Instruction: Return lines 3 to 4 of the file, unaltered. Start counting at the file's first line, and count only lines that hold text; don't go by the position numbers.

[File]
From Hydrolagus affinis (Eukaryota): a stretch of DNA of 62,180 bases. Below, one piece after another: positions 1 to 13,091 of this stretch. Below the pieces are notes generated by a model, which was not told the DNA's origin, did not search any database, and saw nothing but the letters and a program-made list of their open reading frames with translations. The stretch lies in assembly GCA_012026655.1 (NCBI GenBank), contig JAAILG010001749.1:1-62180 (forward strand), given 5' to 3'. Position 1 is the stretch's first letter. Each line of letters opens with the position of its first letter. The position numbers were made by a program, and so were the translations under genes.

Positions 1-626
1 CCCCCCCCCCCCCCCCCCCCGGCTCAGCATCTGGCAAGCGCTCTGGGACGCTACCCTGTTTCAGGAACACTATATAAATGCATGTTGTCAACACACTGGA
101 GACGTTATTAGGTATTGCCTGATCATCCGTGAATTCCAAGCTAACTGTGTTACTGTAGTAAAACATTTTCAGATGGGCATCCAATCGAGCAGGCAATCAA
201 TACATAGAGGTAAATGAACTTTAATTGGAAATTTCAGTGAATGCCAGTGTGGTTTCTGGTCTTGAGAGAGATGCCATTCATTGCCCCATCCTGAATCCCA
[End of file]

1 CCCCCCCCCCCCCCCCCCCCGGCTCAGCATCTGGCAAGCGCTCTGGGACGCTACCCTGTTTCAGGAACACTATATAAATGCATGTTGTCAACACACTGGA
101 GACGTTATTAGGTATTGCCTGATCATCCGTGAATTCCAAGCTAACTGTGTTACTGTAGTAAAACATTTTCAGATGGGCATCCAATCGAGCAGGCAATCAA